Lap techniques show excellent results in children

May 15, 2005

When Howard M. Snyder, MD, was asked to moderate a session on the latest developments in pediatric urology at the American College of Surgeons clinical congress last fall, he didn't have to think twice about the topics he wanted to cover.

When Howard M. Snyder, MD, was asked to moderate a session on the latest developments in pediatric urology at the American College of Surgeons clinical congress last fall, he didn't have to think twice about the topics he wanted to cover.

They also appear to be the areas in which the most thought-provoking pediatric research will be presented at the AUA meeting, particularly laparoscopic surgery.

Nephrectomy, renal transplant, retroperitoneal lymph node dissection, and pyeloplasty are all being performed laparoscopically in children with increasing regularity.

A group of researchers will report their experience with six children who underwent laparoscopic nephrectomy following preoperative chemotherapy for unilateral, nonmetastatic Wilms' tumor. There were no conversions in the group, the postoperative period was painless and uneventful, and patients were discharged on the second or third postoperative day.

Robotic assistance is also proving helpful in laparoscopic urologic surgery, as evidenced by positive data to be presented on robotically assisted laparoscopic pyeloplasty and anti-reflux surgery, Dr. Snyder said.

Dextranomer/hyaluronic acid copolymer (Deflux) is receiving increasing attention as a treatment for vesicoureteral reflux. Investigators examining success rates after second injections of the gel in patients for whom initial treatments fail found second injections to be a reasonable therapeutic option "with an acceptably high success rate." That information, they say, will be helpful in counseling parents after first-injection failures.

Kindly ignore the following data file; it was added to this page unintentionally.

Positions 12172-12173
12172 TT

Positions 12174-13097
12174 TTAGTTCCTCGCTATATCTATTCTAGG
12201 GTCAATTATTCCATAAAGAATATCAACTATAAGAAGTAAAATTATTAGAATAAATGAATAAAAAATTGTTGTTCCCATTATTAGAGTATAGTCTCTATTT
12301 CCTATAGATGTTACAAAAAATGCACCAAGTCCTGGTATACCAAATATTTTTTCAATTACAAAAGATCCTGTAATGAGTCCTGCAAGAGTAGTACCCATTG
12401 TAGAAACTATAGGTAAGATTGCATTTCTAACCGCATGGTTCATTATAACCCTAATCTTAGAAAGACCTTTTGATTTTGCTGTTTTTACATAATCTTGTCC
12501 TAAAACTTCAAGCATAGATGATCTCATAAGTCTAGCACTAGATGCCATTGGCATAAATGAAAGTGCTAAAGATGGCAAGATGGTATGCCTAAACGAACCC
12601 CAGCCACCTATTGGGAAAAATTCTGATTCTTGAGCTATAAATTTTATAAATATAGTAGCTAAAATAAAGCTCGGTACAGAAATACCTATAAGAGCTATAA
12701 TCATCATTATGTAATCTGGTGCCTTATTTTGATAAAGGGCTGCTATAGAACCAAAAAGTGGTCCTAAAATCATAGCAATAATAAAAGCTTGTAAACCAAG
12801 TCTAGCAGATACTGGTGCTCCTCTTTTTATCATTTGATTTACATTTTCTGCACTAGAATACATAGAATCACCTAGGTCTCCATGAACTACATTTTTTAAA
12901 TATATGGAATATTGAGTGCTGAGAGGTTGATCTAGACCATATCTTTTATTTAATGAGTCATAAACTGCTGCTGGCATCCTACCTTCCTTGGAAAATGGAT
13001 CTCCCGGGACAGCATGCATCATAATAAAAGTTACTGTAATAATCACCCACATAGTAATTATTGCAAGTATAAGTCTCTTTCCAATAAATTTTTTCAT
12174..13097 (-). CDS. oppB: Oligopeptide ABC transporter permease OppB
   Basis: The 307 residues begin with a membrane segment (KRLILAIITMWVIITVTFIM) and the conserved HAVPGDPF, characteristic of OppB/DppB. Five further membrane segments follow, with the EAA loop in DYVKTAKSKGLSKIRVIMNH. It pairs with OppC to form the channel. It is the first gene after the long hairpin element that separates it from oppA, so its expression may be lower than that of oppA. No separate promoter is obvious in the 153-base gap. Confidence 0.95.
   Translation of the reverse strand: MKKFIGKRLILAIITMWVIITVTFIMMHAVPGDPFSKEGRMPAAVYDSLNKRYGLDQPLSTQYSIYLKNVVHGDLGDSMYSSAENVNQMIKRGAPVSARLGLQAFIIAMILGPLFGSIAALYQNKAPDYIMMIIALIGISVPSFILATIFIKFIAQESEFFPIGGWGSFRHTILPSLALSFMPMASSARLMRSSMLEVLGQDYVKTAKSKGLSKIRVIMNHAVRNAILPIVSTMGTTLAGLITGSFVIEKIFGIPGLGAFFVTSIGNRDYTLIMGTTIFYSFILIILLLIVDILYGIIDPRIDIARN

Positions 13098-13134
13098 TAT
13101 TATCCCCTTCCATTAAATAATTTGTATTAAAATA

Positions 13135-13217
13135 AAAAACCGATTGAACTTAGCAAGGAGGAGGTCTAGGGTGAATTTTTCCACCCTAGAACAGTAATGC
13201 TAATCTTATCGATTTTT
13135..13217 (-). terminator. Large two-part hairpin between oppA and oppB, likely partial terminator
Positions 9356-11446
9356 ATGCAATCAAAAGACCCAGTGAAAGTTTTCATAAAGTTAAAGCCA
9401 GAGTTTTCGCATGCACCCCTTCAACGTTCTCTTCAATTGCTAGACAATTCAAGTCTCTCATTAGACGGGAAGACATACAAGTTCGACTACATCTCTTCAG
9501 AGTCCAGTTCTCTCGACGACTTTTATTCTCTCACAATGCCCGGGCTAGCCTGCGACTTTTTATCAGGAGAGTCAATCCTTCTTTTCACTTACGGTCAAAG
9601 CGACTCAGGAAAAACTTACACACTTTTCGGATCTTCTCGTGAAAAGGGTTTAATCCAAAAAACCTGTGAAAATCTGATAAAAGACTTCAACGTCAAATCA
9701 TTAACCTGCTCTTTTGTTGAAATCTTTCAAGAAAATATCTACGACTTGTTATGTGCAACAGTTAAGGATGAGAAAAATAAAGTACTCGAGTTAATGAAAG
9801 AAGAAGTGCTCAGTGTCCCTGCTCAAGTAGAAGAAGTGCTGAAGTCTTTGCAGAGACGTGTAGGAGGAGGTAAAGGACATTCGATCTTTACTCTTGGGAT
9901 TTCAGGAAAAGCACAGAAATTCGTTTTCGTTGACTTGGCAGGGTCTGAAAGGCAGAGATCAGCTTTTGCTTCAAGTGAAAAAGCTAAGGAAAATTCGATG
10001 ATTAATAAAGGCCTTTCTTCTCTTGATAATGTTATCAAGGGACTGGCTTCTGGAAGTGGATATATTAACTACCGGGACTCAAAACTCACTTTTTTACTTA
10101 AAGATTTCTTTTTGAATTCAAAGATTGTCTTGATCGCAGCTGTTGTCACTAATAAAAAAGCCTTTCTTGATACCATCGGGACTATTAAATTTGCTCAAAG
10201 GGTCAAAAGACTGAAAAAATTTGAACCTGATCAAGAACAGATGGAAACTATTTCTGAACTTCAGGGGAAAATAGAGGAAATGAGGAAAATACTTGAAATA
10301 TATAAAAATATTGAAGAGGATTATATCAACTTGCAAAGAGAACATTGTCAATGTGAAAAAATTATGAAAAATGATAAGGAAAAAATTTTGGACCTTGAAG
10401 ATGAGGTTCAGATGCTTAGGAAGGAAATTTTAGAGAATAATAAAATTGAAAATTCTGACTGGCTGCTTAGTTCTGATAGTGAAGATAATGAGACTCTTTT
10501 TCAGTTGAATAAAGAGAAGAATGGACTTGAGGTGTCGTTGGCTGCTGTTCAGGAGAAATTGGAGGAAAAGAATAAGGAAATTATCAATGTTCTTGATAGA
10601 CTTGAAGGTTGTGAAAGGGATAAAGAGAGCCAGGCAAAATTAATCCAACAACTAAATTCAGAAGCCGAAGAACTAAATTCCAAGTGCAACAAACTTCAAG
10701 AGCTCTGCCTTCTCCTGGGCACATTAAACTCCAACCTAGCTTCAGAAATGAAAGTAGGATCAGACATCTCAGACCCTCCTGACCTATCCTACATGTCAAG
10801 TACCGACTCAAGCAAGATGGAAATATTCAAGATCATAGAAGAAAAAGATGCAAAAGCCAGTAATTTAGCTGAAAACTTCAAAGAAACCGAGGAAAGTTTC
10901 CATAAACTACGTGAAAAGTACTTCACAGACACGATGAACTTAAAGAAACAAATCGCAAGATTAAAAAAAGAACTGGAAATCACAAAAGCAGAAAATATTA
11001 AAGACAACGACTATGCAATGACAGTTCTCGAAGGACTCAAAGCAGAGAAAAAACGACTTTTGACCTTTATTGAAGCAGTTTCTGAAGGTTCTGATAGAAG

In another study, dextranomer/hyaluronic acid copolymer was found to be cost-effective as a substitute for ureteral reimplantation for management of VUR.

"It has an economic and a practical advantage," Dr. Snyder said. "It gets kids off of antibiotics, which is obviously a desirable outcome."

Among the advances being presented is in the area of tissue engineering. Researchers have found that adipose-derived stem cells injected into the bladder and urethra can differentiate into smooth muscle in vivo. Thus, they could serve as an easily accessible and viable source of tissue for urologic reconstruction and regeneration.

"This is an intriguing paper with a pretty extraordinary finding," said Dr. Snyder. "It's likely to be one of the most important papers we have in the pediatric section this year."

Other advances AUA attendees may want to take note of other pediatric urology research being presented in San Antonio, Dr. Snyder said, including the following: